The University of Chicago's historic north campus is separated from its new south campus by the Midway, a green expanse that dates back to the 1893 World's Columbian Expedition. While pleasant parkland during the day, at night the area presented the perfect environment for illicit activity. To remedy this, the university wanted to establish a safe and inviting passage across the expanse that would connect the two campuses and protect its students. It hired a consortium of designers—including James Carpenter Design Associates, Bauer Latoza Studio, and Schuler Shook—to provide a secure, light-filled crossing.
The team developed a series of vandal-resistant, custom-designed stainless-steel masts, handrails, and sidewalk luminaires that form a procession across the Midway. In the base of the 40-foot-tall masts, 3000K 315W ceramic metal halide T9 lamps direct light through 360-degree light pipes. These masts are constructed from stainless-steel rings that disperse light outward. The designers manipulated the rings to create a variation in the intensity of the light along the elevation of the mast that goes from light to dark and back to light again. The rings are more densely spaced at the bottom of the masts, providing visual comfort for pedestrians, and less densely spaced at the top to create the illusion of equal illumination at both ends. Reflectors at the top of the masts maximize efficiency and cut down on light pollution.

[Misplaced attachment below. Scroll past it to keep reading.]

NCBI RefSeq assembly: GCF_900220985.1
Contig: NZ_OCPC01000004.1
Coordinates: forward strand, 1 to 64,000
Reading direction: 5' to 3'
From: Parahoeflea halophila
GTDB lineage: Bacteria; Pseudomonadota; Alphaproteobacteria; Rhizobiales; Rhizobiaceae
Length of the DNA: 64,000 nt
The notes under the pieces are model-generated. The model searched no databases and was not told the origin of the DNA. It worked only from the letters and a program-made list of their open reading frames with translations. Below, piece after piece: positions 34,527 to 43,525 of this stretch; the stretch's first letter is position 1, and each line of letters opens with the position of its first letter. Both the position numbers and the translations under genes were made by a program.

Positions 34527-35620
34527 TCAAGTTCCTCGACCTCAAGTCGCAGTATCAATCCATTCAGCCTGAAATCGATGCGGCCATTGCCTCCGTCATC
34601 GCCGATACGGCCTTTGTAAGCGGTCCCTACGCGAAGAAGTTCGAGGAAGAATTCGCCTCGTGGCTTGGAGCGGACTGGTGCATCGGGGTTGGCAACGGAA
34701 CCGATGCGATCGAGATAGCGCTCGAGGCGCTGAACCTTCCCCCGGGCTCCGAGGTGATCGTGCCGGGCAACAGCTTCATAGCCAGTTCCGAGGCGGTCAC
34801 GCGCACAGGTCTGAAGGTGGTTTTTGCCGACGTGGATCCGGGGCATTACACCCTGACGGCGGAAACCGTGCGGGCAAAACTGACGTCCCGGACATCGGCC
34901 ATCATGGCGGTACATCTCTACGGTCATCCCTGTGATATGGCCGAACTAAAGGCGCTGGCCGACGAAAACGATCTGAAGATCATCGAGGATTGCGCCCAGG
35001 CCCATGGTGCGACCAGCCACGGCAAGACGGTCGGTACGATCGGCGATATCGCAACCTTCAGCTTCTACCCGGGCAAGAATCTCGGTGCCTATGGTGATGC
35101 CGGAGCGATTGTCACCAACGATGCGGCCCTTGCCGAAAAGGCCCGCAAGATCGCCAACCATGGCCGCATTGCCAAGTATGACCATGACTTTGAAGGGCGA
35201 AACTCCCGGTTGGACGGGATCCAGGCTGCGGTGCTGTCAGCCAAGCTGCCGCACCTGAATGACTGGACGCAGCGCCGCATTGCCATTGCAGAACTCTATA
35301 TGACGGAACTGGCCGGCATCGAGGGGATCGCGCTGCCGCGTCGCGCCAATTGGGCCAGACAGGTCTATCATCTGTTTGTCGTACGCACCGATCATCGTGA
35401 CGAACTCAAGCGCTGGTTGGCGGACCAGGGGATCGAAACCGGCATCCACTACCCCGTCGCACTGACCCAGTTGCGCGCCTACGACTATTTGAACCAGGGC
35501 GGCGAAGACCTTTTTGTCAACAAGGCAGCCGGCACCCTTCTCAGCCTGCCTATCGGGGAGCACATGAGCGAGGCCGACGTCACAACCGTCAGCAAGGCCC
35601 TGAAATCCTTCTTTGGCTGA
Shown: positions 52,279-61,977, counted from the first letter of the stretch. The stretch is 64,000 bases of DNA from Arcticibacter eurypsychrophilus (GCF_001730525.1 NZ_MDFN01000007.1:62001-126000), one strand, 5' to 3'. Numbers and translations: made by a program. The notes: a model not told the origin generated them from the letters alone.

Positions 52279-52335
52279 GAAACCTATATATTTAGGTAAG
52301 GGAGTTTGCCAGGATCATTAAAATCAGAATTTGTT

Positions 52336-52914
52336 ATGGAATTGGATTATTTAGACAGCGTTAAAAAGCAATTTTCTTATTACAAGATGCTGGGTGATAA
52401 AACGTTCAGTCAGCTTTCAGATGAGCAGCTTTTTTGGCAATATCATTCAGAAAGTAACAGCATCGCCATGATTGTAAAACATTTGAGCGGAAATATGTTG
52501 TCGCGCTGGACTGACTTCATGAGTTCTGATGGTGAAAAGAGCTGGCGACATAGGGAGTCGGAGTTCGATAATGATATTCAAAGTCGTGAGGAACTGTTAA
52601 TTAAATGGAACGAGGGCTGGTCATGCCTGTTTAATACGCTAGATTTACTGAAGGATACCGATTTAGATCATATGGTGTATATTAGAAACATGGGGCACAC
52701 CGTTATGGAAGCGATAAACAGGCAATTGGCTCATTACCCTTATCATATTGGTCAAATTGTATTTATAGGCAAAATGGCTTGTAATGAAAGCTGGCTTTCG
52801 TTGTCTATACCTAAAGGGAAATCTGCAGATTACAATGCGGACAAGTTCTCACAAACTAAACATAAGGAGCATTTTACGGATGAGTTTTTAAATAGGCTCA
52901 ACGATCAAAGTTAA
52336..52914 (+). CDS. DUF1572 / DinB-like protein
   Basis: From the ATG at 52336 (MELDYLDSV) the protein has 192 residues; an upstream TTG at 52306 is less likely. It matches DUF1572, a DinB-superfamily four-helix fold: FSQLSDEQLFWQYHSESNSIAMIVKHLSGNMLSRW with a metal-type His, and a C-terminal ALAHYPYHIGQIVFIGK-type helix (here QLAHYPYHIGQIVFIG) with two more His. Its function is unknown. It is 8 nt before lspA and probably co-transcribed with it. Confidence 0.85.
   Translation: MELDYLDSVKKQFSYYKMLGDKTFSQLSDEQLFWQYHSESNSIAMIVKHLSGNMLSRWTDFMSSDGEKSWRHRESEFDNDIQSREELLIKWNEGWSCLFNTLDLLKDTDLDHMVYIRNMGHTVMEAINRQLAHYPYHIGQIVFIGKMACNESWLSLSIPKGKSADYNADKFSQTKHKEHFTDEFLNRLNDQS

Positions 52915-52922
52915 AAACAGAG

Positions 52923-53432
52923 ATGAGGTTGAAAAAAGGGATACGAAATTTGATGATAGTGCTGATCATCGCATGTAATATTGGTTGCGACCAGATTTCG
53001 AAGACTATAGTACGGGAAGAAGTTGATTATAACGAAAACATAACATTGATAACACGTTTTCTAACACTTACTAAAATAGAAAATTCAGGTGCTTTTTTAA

The handrails conceal 4W-per-linear-foot LED strips, and 12W LED fixtures at the sidewalk base uplight hammered-reflectors that create pools of light marching down the path.
Jury Comments: An inventive solution, beautifully done. • The integration of the fixtures creates a sense of place where once there was none.